Sign In

Is higher bit rate more important?


I’m considering doing some fan editing on Avatar The Last Airbender.

There are two sources I can choose from, both come from Blu-ray 1080p H.264
But they have different bit rate and different audio.

One has a bit rate of 5760, but the audio is only stereo audio.
The other has a lower bit rate of 1635, but the audio is 5.1
Logic tells me that having 5.1 audio would make for a better experience.
But how important is it to have a higher bit rate? Does it matter that much for animated content?

I can’t visually tell these sources apart.
So how do I pick which source to use?

LOST - The Incident (s5 finale) - Silent White-Out Credits edit


Bitrate gives an encoder the ability to make a better-looking encode, but there are factors that could cancel that advantage out. For example, people tend to like to DNR animation into levels of oblivion even the worst live action video never sees, so if that’s the case, the high-bitrate advantage in encoding fine detail goes away. If in doubt, high bitrate is usually better though. If you’re comparing images, compare still images of the same frame blown up to a large size, so that you’re not limited by your display size, or where your eyes happen to be focused at that point in time. Look for common video artifacts, edge enhancement, loss of fine detail, that sort of thing.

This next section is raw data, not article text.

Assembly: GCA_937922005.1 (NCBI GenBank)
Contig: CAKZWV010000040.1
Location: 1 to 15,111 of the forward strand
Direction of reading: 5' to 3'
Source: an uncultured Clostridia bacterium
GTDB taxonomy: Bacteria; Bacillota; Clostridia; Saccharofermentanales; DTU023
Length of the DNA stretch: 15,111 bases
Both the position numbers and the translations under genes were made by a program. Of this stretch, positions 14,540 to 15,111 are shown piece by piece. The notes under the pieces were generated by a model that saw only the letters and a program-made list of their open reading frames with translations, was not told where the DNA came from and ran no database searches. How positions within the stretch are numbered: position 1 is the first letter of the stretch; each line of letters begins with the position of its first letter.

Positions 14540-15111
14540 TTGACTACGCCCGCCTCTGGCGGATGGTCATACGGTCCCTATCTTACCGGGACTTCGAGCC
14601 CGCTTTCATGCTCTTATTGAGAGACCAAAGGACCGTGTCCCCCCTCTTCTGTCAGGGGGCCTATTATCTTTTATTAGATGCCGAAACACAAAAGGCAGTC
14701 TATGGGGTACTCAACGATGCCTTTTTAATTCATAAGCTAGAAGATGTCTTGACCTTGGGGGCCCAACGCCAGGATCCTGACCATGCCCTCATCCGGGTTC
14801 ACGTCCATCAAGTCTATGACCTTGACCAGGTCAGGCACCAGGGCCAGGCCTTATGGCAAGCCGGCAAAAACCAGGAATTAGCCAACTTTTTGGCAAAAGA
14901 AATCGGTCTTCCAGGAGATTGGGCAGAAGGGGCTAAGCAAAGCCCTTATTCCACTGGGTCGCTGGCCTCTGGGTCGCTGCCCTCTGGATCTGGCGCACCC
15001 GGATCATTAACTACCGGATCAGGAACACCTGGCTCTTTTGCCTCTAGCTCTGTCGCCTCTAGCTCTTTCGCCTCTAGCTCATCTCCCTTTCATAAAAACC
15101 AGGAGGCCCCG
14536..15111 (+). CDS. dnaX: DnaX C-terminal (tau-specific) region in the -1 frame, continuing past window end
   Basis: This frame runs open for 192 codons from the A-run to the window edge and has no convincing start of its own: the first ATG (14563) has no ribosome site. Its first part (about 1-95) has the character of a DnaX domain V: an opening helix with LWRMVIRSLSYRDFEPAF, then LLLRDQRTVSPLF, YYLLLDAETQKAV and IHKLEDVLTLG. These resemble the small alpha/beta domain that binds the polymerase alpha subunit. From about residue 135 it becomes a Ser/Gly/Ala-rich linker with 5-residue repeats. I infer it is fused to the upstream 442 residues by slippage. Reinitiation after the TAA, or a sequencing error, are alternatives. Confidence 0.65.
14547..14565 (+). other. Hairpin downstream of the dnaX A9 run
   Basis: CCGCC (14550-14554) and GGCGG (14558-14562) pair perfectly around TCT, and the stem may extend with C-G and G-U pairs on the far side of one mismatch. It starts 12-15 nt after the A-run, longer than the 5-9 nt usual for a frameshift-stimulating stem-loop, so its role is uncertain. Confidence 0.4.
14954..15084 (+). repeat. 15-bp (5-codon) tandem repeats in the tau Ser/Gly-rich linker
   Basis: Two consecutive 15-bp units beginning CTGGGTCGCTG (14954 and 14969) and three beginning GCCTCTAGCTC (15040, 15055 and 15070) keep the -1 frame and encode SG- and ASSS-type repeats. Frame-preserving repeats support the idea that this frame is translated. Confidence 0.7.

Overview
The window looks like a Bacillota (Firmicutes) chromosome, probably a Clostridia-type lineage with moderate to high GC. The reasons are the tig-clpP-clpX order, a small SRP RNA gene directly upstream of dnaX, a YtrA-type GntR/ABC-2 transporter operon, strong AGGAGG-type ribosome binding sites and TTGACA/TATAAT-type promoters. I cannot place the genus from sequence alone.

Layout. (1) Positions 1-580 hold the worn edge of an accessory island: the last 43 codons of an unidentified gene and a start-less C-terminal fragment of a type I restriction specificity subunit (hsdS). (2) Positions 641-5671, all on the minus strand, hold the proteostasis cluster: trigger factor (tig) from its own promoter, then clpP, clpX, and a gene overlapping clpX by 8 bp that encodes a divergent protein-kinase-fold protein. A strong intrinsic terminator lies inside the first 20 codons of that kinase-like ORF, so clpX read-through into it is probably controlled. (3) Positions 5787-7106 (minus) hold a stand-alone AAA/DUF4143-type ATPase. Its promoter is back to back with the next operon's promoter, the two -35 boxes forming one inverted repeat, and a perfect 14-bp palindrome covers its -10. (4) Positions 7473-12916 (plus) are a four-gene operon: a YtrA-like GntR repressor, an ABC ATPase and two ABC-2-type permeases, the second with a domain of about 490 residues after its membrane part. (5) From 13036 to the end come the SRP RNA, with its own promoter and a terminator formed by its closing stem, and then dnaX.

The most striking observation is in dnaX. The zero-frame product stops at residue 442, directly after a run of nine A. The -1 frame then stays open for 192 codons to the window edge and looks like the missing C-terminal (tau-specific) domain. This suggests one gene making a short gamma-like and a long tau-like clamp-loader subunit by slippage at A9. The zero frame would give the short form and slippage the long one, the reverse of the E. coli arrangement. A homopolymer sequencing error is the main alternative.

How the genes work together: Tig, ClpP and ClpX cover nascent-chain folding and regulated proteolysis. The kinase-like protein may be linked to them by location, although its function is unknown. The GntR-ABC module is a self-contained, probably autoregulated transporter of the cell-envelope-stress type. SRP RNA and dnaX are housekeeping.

I’d personally pick the higher bitrate unless it looked worse (which it could: DNR, color issues, etc), because you’ll eventually be re-encoding anyway, which will lose quality.

Properly done 5.1 is nice, but 5.1 upmixes from stereo mixes are not. Find out what he original audio format is for your show and go with that. If it was produced in stereo, you’re almost certainly going to get a better experience with stereo. If it was originally done in 5.1, go with that. You’ll likely need to talk to people who know a lot more about the show than me to get those answers though.

Project Threepio (Star Wars OOT subtitles)